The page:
Marjoram

 

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This herb is a green delight in many gardens. Its latin name is Origanum maiorana. Its pharmachological name is Herba Maioranae. Its common name is sweet marjoram or knotted marjoram. Its Arabic name is Mardaqoush, Mardaqush. This plant could be much confused with oregano, but still it is a well known herb used in many countries for many delightful dishes.

 

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This herb is a green delight in many gardens. Its latin name is Origanum maiorana. Its pharmachological name is Herba Maioranae. Its common name is sweet marjoram or knotted marjoram. Its Arabic name is Mardaqoush, Mardaqush. This plant could be much confused with oregano, but still it is a well known herb used in many countries for many delightful dishes.

 

The Ancient Greeks were the most known civilizations for using marjoram. The Greeks made wreaths and garlands of sweet marjoram for marriage and funeral ceremonies. It was believed that Aphrodite, the goddess of love, created sweet marjoram as a gentle symbol of happiness. Both the ancient Greeks and Romans would crown bridal couples with wreaths of marjoram to symbolize love, honor and happiness.

Ancients Greeks used to let their cattle graze on fields of oregano, in the belief that it produced tastier meat. Even the name oregano comes from the Greek, meaning "joy of the mountain."

Marjoram has a very ancient medical reputation. The Greeks used it extensively, both internally and externally for fomentations. It was a remedy for narcotic poisons, convulsions and dropsy.

Over the years marjoram has been used as a remedy to aid digestion. Marjoram and oregano continue to be used as a steam inhalant to clear the sinuses and relieve laryngitis. European singers have been known to preserve their voices with marjoram tea sweetened with honey.

 

 

 

The parts used are the herb and the leaves. Marjoram has a pleasant aroma. It has a delicate, minty, sweet flavor with a slightly bitter undertone. It is from the mint family and can be very much confused with other herbs like oregano, thyme, Arabic zaatar and thyme.

Egypt is the principal source for nearly all of the Marjoram imported into the United States. Other producers include East Europe, France and the United States.

Marjoram comes from Asia Minor. It is a verypopular spice, cultivated in Mediterranean countries, and also in Central and Eastern Europe, although best qualities require a fairly hot climate. It has naturalized in the Mediterranean region of southern Europe. Sweet marjoram is native to North Africa, Turkey and SW Asia.

 

Marjoram is a highly perfumed herb with thick trusses of dainty white or purple flowers which make it a highly decorative herb that is suitable for the flower garden. In warmer climates it is a perennial, but it is treated as a half-hardy annual in colder areas since it will not survive a severe winter. Flowers are tiny but plentiful and grow in clusters around the stem.

The main constituents of marjoram are an essential oil(oleum majoranae), tannic acid,mucilage, bicyclic monoterpene alcohol and other compounds.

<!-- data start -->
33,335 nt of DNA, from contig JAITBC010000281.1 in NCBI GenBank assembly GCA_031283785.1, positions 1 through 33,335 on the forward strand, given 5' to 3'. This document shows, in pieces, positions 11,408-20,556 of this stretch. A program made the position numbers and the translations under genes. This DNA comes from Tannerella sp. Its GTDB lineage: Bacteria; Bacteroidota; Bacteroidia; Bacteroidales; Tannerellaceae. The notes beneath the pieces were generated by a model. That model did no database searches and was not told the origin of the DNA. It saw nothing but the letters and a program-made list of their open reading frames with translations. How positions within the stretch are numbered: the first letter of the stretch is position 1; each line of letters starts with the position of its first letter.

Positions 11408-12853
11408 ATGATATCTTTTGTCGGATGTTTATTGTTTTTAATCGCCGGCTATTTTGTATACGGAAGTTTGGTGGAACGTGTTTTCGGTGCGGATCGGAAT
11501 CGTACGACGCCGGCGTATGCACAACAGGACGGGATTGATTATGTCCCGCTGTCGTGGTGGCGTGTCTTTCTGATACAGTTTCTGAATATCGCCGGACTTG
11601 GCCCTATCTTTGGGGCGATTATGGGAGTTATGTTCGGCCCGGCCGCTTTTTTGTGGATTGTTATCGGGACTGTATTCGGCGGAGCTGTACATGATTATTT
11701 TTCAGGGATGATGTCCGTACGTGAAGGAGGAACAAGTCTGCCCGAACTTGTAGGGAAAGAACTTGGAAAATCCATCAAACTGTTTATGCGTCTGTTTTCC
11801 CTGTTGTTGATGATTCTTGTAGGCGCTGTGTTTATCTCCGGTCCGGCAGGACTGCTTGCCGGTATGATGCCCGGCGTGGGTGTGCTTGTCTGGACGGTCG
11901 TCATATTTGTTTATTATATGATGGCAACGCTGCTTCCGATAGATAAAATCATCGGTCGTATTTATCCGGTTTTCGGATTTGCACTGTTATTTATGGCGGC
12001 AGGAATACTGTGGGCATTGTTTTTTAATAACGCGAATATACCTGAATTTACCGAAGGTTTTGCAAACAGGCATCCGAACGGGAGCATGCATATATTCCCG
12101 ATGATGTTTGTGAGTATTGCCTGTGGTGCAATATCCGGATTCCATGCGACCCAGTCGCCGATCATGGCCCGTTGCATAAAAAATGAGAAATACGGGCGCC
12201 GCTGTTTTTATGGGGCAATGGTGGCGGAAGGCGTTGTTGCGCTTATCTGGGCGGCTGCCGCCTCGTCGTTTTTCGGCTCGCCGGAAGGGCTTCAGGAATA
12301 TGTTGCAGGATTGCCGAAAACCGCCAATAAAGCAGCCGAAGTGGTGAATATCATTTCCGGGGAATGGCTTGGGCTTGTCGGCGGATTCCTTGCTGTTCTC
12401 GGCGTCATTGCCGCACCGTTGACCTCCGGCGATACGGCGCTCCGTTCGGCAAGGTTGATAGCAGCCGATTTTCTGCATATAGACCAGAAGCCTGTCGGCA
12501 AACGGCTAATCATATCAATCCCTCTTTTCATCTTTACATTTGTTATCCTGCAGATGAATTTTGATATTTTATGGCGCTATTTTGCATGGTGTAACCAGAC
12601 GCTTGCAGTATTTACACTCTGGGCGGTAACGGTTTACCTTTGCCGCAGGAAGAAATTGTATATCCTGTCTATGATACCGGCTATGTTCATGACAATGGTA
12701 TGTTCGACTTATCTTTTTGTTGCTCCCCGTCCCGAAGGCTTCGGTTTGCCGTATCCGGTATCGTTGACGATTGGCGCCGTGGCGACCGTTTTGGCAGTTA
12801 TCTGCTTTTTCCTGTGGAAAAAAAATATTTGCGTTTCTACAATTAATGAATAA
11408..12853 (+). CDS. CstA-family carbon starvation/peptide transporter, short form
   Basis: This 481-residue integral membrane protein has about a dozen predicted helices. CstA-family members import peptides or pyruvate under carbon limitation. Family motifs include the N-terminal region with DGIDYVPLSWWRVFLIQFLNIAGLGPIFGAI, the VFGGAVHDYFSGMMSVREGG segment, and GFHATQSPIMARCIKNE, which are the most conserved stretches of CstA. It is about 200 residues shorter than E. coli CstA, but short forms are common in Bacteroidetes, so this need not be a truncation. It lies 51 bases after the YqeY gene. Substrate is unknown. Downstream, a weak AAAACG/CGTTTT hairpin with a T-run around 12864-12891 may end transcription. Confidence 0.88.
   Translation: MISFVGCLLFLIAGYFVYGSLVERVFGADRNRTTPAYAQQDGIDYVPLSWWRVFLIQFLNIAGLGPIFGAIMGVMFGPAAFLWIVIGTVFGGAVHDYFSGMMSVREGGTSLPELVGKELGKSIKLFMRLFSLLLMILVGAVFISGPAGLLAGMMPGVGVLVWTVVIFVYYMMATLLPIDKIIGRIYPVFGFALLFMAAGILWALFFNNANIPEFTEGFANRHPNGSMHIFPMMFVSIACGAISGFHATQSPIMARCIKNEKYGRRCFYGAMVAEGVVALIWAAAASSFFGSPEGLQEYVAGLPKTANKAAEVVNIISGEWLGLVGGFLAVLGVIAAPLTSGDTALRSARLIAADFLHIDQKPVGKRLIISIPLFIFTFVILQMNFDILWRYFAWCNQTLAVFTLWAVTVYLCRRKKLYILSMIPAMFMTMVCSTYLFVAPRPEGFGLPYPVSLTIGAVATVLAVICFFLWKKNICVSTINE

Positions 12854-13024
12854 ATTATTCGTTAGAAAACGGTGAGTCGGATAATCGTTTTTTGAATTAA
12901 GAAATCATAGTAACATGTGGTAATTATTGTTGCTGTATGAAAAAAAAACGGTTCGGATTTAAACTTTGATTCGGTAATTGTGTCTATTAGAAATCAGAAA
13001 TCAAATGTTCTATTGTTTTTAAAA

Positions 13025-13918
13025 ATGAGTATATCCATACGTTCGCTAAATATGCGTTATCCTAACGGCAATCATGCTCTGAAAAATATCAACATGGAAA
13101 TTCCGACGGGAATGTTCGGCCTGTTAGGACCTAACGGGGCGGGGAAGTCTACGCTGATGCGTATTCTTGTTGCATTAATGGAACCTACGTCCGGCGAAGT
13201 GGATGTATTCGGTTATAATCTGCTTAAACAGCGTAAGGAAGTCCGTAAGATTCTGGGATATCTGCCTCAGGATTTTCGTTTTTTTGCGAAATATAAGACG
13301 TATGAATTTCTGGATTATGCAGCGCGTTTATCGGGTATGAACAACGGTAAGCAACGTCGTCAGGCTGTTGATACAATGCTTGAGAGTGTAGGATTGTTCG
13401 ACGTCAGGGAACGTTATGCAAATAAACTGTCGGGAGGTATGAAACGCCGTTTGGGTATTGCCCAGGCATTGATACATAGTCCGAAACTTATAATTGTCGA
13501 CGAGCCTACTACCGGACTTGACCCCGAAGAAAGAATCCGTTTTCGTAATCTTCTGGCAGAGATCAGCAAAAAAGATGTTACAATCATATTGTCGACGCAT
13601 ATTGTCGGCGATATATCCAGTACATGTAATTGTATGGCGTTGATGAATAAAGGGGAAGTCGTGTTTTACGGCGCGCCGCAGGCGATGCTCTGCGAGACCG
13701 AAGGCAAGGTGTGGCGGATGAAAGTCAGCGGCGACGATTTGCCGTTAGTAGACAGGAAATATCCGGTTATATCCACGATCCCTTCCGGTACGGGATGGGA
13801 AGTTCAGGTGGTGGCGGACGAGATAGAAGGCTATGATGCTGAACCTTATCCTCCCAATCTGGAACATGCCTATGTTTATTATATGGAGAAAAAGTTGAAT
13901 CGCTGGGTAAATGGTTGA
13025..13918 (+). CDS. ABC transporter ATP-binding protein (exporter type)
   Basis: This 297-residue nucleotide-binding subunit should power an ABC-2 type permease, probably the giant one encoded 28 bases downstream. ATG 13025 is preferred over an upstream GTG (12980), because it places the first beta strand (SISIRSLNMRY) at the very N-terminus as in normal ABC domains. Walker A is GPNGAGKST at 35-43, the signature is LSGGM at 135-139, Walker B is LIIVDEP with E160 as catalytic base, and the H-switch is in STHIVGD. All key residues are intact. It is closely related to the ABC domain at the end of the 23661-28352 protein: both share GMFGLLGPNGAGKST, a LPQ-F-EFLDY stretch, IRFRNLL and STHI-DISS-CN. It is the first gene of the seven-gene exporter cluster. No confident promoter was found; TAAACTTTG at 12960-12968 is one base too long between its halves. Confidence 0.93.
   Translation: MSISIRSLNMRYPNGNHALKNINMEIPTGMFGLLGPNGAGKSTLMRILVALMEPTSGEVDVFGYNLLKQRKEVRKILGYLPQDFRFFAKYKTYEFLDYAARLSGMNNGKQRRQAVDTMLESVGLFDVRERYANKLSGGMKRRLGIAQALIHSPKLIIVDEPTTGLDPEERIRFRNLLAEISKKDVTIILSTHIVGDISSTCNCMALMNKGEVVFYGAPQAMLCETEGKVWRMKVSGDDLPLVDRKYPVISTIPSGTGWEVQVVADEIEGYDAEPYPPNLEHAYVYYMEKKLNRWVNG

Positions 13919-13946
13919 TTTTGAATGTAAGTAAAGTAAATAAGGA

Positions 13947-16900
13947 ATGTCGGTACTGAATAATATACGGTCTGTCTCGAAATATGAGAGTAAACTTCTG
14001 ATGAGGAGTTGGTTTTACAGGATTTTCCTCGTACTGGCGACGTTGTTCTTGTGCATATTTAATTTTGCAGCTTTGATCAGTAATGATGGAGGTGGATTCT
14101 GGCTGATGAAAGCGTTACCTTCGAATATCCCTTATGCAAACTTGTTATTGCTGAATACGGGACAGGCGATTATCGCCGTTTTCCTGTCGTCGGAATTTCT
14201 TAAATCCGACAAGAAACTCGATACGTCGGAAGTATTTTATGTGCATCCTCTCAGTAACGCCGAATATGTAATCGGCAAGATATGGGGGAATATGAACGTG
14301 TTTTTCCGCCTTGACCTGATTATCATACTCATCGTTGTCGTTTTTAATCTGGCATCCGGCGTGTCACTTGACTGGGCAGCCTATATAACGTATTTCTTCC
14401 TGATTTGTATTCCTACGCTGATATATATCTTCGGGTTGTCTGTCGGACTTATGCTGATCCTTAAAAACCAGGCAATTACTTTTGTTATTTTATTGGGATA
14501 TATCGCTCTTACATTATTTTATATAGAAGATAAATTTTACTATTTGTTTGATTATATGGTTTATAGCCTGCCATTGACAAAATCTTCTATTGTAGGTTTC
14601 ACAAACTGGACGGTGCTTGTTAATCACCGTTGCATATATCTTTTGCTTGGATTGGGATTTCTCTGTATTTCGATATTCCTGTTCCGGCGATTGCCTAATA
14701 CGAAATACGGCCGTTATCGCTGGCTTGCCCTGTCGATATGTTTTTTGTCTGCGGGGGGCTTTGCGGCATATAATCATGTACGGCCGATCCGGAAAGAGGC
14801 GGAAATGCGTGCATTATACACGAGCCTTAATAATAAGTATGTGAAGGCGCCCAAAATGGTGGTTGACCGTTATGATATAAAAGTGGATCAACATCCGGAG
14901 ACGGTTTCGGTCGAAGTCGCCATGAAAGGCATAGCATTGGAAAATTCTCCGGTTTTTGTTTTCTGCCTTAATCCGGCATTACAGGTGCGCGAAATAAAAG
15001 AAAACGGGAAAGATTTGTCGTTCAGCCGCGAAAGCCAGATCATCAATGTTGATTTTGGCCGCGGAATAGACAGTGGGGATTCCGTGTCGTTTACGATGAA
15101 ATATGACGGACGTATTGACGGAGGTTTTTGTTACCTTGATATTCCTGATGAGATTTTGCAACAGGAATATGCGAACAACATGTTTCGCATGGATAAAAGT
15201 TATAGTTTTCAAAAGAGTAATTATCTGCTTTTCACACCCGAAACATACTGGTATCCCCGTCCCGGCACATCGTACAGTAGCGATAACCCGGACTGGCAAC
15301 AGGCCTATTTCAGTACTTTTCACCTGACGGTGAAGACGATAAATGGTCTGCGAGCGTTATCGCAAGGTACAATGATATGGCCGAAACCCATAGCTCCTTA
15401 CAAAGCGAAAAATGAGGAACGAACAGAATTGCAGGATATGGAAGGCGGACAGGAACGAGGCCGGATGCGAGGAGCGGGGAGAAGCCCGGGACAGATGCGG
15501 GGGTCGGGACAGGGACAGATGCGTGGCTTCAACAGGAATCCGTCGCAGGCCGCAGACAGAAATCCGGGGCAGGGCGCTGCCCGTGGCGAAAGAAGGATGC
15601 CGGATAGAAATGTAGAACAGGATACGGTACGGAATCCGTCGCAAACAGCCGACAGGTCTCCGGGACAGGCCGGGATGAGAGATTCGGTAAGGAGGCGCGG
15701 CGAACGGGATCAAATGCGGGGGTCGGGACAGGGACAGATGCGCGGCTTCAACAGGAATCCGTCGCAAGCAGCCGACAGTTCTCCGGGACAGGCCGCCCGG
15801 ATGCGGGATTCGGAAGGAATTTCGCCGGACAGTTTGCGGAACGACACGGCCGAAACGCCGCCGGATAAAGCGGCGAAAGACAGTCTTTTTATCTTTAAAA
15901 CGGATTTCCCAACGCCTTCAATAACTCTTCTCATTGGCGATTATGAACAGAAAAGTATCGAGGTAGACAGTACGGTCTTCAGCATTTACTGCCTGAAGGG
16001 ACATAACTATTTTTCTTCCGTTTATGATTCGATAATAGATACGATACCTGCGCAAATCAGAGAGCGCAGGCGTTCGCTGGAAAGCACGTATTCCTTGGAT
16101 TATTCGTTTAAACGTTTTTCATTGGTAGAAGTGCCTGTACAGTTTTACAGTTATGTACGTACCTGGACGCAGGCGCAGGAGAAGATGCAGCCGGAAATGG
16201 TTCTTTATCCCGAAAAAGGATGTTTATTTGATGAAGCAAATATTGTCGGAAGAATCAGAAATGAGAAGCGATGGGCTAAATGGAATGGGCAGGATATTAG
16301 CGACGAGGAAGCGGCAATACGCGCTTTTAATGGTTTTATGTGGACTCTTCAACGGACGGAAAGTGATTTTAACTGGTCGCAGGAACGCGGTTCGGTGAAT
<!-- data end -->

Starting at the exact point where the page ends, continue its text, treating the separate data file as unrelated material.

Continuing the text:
Uses

 

Medicinal uses

It is a tonic, stimulant, carminative, diaphoretic and a useful emmenagogue. The essential oil when extracted from leaves, makes a good external application for sprains and bruises.

 It is so acrid that it has been employed not only as a rubefacient, and often as a liniment, but has also been used as a caustic by farriers.

A few drops, put on cotton-wool and placed in the hollow of an aching tooth frequently relieves the pain. In the commencement of measles, it is useful in producing a gentle perspiration and bringing out the eruption, being given in the form of a warm infusion, which is also valuable in spasms, colic, and to give relief from pain in dyspeptic complaints.

Externally, the dried leaves and tops may be applied in bags as a hot fomentation to painful swellings and rheumatism, as well as for colic. An infusion made from the fresh plant will relieve nervous headache.

 Culinary Uses

Marjoram leaves are best used fresh, as their flavor is sweeter and milder. For this reason it is also best to add them at the last moment when you use them for cooking. Marjoram has a slightly mintly, citrusy taste.

The leaves can be dried or frozen for culinary use. Most herbs are better preserved by freezing than drying, but sweet marjoram retains its fragrance after drying better than any other herb.

Marjoram may be used in sausages, lamb, beef, pork, chicken, fish, tomato dishes, stuffings, breads, salad dressings, and chowders. Marjoram is used in Italian, French, North African, Middle Eastern, and American cuisines and spice blends such as bouquet garni, fines herbes, and sausage and pickle blends.

Use marjoram's fresh taste to enhance salad dressings, seafood sauces, soups, and poultry. A chicken that has been rubbed with garlic, salt, course black pepper and marjoram, then grilled makes a delightful barbeque. Marjoram's flavor also works well with cheese, tomato, bean or egg dishes.

Dried marjoram is extremely important in industrial food processing and is much used, together with thyme, in spice mixtures for the production of sausages. Yet marjoram also has its place in vegetable dishes; it is mostly recommended for rather heavy vegetables like legumes or cabbage. Fried potatoes spiced with liberal amounts of marjoram are delicious.

Other Uses

The plant is very beautiful in a garden. The flowers dry well for decorative arrangements or potpourri. It makes an effective home insect repellant.

The fresh perfume of sweet marjoram is delightful in potpourri and scented pillows. The French put it in linen drawers. It is used in commercial perfumes. It is often used in herbal sleep pillows. It is also used in aromatherapy as Marjoram makes a fragrant bath herb.

 


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